Log in

No account? Create an account
entries friends calendar profile Previous Previous Next Next
Cats, dogs, neutering, etc. - The Phantom Librarian
Spewing out too many words since November 2003
Cats, dogs, neutering, etc.
In the Warriors books I've been reading, one of the major points that makes the hero cat decide to leave his humans and move to the forest is understanding that they plan to "alter" him... like any red-blooded male, he's not keen on the idea. (I'll speak in terms of cats, but it goes for dogs, too.)

I have to admit, I'm a bit torn on the issue. On the one hand, yes--population control has reached a critical point. On the other, the very cats who end up being "altered" are often the ones who are healthy, smart, and would be good for the feline gene pool. The cats who are allowed to breed are in the endlessly inbred "pure" breeds--they exist to breed, and are therefore not neutered and spayed. Any genetic defects get passed around the breed endlessly until they're endemic. The cats who can't be controlled in their breeding are often the unhealthy wildcats who are carrying diseases. So the feline population isn't just being shrunk; it's also being diminished in a fundamental way.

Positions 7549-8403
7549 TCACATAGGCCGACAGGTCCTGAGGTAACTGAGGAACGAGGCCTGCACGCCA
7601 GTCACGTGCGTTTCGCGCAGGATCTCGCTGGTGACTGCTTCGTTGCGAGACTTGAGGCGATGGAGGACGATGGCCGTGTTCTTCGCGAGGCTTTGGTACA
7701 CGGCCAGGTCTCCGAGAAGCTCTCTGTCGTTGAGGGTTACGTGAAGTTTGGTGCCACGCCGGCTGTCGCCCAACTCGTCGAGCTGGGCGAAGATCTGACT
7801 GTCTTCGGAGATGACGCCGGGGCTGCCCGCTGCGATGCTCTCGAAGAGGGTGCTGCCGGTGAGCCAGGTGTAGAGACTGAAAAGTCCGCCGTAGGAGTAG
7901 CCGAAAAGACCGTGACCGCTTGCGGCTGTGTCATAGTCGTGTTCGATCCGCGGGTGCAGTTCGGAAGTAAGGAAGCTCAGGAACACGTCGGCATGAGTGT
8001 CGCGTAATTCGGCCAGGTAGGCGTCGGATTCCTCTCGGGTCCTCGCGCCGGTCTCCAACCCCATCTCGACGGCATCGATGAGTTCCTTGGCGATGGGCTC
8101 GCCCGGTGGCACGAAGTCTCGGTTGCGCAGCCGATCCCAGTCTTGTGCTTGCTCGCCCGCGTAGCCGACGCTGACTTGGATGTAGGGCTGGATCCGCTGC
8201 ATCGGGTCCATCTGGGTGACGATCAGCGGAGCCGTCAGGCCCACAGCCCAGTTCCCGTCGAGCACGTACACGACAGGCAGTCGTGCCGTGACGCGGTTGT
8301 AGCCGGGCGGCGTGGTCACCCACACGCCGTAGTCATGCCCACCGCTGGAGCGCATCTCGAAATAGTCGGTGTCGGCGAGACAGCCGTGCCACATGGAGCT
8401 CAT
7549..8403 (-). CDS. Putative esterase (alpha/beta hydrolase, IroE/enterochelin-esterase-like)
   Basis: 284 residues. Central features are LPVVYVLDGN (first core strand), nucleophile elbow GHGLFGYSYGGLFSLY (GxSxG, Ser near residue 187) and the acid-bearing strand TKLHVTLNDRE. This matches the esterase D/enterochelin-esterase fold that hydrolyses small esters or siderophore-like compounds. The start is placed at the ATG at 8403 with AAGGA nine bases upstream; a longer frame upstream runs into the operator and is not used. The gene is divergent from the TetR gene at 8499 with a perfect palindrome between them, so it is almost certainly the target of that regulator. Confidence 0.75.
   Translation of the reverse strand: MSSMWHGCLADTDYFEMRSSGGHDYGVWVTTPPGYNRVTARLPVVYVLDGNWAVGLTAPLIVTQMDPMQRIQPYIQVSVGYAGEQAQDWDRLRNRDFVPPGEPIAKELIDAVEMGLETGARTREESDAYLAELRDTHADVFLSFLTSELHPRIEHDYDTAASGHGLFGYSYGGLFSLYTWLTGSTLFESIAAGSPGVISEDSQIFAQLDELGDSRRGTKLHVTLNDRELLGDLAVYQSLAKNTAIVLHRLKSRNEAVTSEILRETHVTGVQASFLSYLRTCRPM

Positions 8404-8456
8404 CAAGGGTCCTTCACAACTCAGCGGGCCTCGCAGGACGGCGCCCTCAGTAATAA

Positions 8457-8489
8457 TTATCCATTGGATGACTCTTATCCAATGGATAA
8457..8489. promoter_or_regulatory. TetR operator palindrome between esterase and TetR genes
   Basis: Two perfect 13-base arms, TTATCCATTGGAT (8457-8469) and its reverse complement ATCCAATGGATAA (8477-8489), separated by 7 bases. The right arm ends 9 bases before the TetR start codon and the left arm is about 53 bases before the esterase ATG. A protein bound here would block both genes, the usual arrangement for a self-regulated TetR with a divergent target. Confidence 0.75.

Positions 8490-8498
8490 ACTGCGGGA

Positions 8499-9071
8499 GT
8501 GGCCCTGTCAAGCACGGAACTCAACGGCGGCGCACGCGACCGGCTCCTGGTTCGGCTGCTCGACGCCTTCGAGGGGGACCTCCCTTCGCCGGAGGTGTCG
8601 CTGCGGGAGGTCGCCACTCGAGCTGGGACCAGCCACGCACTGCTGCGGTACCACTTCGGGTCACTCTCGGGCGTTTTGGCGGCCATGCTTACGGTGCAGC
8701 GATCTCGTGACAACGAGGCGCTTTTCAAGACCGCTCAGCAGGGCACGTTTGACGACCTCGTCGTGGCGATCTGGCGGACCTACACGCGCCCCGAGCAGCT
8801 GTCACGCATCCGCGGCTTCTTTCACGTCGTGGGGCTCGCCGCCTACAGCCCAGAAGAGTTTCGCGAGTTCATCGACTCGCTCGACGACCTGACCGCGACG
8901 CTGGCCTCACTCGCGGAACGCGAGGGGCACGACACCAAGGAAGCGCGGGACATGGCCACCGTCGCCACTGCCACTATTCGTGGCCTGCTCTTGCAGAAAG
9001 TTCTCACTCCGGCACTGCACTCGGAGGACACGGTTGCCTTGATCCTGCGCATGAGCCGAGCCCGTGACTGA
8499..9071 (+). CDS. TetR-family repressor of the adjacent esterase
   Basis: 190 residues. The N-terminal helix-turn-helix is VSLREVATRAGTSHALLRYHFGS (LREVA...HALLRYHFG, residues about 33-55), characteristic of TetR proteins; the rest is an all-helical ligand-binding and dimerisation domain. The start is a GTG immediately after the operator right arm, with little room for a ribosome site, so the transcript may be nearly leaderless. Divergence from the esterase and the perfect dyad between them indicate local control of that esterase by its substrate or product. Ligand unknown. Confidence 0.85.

On the other hand, cats aren't sentient creatures, no matter how well we cat people believe we understand them. They don't have a strong grasp on the concept of long-term thinking. You can't appeal to their logic to control the population on their own, because they act on instinct, and animal instinct is to increase the population until resources run out and they start to die off. If we don't act in their interest, they certainly aren't going to start doing it for themselves.


I guess it's one of those times where it's the worst thing to do, except for everything else we could do. It's just kind of sad that my poor little Merlin at home is the end of the line for his genes. They'd be good cat genes. But the ASPCA neutered him as soon as they got their paws on him, so bye-bye good genes.